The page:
@DatalinkYes it does use RTMP as the streaming protocol. Is there a known issue with it?
EDIT: I searched around and found this thread and I assume this is why you asked?
I see that using a VPN is a working workaround. Or is downgrading the router to the older CGN ones a better workaround?
@Anu1, I don't believe it makes any difference as to what modem you have from Rogers. They're either an Intel Puma 6 (CGN3xxx / CGNM-3552 modem) or Intel Puma 7 modem (CODA-4582). In either case, you will run into the same issue. Looks like the only way out of this, until this is eventually sorted out, is to run a VPN, or switch to TPIA provider and use a modem that isn't Intel Puma 6 or 7 based. Have a look at the comment in the other thread by @abelmacneil:
@Double_K its very easy.
1. Log into your modem (assuming Gateway mode in operation) using 192.168.0.1 or 192.168.100.1
2. Navigate to the BASIC .... GATEWAY FUNCTION tab.
3. Disable the Residential Gateway Function.
4. Save the changes. The modem will reboot into Bridge mode.
5. Connect your router, and if you are arriving from another modem, run a factory reset on the router to clear out any current settings that are specific to the old modem. Re-enter the appropriate parameters from scratch, don't reload them from a backup file. When the new parameters are entered and running, create a new backup file.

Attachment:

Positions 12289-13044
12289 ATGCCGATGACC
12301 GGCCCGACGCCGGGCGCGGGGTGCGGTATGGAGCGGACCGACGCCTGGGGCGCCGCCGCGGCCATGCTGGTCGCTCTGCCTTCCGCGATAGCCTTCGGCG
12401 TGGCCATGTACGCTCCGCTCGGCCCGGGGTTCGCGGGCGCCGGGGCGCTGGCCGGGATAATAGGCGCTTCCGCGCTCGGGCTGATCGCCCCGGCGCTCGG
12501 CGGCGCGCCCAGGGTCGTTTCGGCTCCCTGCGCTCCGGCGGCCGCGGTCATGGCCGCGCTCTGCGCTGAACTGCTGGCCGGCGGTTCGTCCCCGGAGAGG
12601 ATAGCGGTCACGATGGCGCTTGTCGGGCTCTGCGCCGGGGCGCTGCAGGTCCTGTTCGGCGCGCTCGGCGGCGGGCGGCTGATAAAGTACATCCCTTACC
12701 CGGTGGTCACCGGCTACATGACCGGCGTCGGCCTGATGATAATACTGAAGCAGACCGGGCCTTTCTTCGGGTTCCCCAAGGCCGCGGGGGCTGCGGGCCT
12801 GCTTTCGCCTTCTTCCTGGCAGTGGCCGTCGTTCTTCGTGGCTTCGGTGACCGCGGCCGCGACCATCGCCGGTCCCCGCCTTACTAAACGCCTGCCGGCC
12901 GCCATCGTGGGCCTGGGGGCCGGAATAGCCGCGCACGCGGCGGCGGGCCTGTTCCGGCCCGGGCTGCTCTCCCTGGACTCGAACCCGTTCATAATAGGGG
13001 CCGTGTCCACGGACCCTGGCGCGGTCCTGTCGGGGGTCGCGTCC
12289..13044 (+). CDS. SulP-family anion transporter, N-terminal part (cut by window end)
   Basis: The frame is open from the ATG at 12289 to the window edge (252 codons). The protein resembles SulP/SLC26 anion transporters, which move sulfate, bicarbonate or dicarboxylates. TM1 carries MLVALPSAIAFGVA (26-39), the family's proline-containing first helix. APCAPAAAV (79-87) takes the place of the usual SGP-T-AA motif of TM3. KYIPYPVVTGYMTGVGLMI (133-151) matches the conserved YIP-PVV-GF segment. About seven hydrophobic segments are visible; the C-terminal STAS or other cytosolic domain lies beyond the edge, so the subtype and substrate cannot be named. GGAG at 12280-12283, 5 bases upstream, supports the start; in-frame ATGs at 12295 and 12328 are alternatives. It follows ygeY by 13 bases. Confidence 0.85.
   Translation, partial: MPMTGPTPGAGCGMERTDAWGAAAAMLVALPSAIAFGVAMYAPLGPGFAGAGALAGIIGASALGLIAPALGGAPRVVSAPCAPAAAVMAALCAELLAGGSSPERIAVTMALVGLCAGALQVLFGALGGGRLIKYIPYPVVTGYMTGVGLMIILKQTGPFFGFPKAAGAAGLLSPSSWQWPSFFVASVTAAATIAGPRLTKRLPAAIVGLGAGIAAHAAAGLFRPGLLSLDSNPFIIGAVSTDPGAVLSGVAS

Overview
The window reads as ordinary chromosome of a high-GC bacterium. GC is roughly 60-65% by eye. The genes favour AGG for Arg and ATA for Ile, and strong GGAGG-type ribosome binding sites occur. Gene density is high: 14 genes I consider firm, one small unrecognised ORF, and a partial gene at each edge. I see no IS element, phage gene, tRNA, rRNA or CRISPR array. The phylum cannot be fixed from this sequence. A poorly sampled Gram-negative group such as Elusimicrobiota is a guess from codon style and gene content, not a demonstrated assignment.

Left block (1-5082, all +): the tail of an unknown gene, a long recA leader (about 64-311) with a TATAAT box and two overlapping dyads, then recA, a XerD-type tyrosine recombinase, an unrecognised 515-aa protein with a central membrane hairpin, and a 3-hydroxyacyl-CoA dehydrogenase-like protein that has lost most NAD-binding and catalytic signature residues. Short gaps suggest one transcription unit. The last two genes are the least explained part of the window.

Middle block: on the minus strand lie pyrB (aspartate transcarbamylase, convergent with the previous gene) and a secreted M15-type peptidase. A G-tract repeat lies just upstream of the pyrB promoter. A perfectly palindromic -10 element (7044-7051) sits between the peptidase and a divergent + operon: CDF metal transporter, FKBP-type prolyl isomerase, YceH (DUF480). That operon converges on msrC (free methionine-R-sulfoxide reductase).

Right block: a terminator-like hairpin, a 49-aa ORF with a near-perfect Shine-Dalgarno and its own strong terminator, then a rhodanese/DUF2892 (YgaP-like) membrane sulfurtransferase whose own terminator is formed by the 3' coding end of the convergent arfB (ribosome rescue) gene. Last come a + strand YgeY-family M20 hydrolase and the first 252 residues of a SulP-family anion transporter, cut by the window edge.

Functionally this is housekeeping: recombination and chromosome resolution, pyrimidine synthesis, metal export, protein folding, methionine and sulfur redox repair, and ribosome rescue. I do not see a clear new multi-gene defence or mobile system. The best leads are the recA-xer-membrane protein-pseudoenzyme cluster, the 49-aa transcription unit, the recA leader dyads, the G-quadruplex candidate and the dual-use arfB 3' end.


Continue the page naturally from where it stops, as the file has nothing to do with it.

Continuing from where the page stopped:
To reset the modem back to Gateway mode, you can either:
1. run a factory reset using the reset button at the back of the modem. Hold for 30 seconds and release. The modem will reboot back into Gateway mode with the previous settings wiped (painful :()
2. Log into the modem thru the router, or using a direct connection using 192.168.100.1 as the login address. After logging in, navigate to BASIC .... GATEWAY FUNCTION, and re-enable the Residential Gateway Function. Save the setting. The modem will reboot back into Gateway mode with its previous settings intact (hurrah :))
Note that 192.168.100.1 can be used when the modem is in Gateway mode or Bridge mode. 192.168.0.1 can only be used when the modem is in Gateway mode.
Edit: one additional point, Rogers modems, in Bridge mode will support more than one device connected to the modem. The modems will supply two IPV4 addresses and apparently an unlimited number of IPV6 addresses, so, you can have two devices running in Dual Stack mode (IPV4 and IPV6), and in theory, additional devices connected running IPV6 only. I run two routers for test purposes and that works very well.